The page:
is a memorandum of the known likenesses of Sumner arranged as nearly as may be in chronological order:— 1. The earliest representation of any kind is Crawford's bust, taken at Rome in 1839, now in the Boston Art Museum (ante, vol. II. pp. 94, 265). 2. Crayon drawing, by Eastman Johnson in 1846, belonging to the Longfellow family, and engraved for this Memoir (vol. II.). It is held by the artist to have been a good likeness at the tine, but others express a doubt. 3. Crayon, by W. W. Story; made from sittings in 1851 at the request of the seventh Earl of Carlisle, with some final touches from Seth W. Cheney, as Story left for Europe before it was quite finished (ante, vol. III. p. 64; IV. p. 261). It has been kept at Castle Howard, Yorkshire; it is a good likeness, and represents Sumner at his best, in the fulness and strength of manhood. Prescott wrote to Sumner in January, 1852: You cannot expect a better likeness in every sense. It was lithographed by S. W. Chandler b
Lydia Maria Child, Isaac T. Hopper: a true life, The two young offenders. (search)
his keen enjoyment of young society. A friend of mine used to say that when she saw them clustering round him, in furs and feathered bonnets, listening to his words so attentively, she often thought it would make as fine a picture as William Penn explaining his treaty to the Indians. Ellis Gray Loring in a letter to me, says: We greatly enjoyed Friend Hopper's visit. You cannot conceive how everybody was delighted with him; particularly all our gay young set; James Russell Lowell, William W. Story, and the like. The old gentleman seemed very happy; receiving from all hands evidence of the true respect in which he is held. Mrs. Loring, writing to his son John, says: We have had a most delightful visit from your father. Our respect, wonder, and love for him increased daily. I am sure he must have received some pleasure, he bestowed so much. We feel his friendship to be a great acquisition. Samuel J. May wrote to me: I cannot tell you how much I was charmed by my interview w
Jula Ward Howe, Reminiscences: 1819-1899, Chapter 8: first years in Boston (search)
mbrance is that of Charles Sumner, senator and martyr. When I first saw him I was still a girl in my father's house, from which the father had then but recently passed. My eldest brother, Samuel Ward, had made Mr. Sumner's acquaintance through a letter of introduction given to the latter by Mr. Longfellow. At his suggestion we invited Mr. Sumner to pass a quiet evening at our house, promising him a little music. Our guest had but recently returned from England, where letters from Chief Justice Story had given him access both to literary and to aristocratic circles. His appearance was at that time rather singular. He was very tall and erect, and the full suit of black which he wore added to the effect of his height and slenderness of figure. Of his conversation, I remember chiefly that he held the novels of Walter Scott in very light esteem, and that he quoted with approbation Sir Adam Ferguson as having said that Manzoni's Promessi Sposi was worth more than all of Sir Walter's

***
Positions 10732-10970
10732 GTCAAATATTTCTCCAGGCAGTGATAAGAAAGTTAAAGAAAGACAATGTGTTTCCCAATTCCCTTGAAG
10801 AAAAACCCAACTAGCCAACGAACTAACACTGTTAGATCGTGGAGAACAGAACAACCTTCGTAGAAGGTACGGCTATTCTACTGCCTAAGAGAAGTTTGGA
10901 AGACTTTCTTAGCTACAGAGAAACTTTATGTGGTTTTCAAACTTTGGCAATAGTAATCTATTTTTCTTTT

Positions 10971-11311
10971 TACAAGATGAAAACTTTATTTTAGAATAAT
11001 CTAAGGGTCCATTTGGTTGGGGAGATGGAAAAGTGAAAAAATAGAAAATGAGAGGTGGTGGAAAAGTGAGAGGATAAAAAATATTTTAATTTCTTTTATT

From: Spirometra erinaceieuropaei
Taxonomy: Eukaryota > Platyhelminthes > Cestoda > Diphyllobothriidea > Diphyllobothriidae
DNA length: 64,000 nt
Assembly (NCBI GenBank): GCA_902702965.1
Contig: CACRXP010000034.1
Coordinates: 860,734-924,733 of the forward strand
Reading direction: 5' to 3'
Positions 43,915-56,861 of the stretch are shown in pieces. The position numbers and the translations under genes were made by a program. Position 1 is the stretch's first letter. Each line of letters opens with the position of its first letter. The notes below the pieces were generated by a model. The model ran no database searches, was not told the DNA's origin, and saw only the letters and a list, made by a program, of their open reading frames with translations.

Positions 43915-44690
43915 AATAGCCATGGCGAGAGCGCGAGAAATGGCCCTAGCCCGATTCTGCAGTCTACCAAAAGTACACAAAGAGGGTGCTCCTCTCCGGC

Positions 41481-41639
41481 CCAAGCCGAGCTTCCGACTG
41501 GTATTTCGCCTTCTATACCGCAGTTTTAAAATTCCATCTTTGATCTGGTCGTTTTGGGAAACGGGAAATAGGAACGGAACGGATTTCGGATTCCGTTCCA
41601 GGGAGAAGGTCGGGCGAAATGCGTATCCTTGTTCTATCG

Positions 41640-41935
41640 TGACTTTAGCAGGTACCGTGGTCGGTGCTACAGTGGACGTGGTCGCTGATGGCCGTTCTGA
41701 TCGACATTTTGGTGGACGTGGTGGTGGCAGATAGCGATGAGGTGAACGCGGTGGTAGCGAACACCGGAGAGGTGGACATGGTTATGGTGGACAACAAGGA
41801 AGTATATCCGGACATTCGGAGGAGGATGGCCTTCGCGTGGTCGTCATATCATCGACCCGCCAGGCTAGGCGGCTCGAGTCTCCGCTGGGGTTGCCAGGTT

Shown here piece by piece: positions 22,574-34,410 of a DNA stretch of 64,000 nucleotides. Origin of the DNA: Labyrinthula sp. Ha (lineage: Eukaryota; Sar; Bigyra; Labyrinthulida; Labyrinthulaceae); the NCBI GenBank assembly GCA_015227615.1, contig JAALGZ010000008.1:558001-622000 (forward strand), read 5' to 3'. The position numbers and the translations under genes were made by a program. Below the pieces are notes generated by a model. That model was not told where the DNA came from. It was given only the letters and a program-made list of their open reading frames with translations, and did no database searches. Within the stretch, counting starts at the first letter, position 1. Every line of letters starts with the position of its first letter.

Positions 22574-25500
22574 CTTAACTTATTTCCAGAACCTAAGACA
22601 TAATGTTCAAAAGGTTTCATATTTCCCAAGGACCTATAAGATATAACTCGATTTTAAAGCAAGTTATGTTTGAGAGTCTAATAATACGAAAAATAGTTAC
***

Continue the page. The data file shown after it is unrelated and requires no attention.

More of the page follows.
Jula Ward Howe, Reminiscences: 1819-1899, Chapter 19: another European trip (search)
t of which stood its proprietor, holding in his arms the body of his little child, just dead, in the middle of his performance. Beside him stood his wife, in great grief, and at her feet the trick dogs, fantastically dressed, showed in their brute countenances the sympathy which those animals often evince when made aware of some misfortune befalling their master. Here we also saw a model of the enormous vase which the artist had sent to the exposition of that year (1879), and which William W. Story contemptuously called Doreas bottle. The artist professed himself weary of painting for the moment. He seemed to have taken much interest in his recent modeling, and called our attention to a genius cast in bronze, which he had hoped that the municipality would have purchased for the illumination of the Place de l'opera. The head was surrounded by a coronet intended to give forth jets of flame, while the wings and body should be outlined by lights of another color. In the course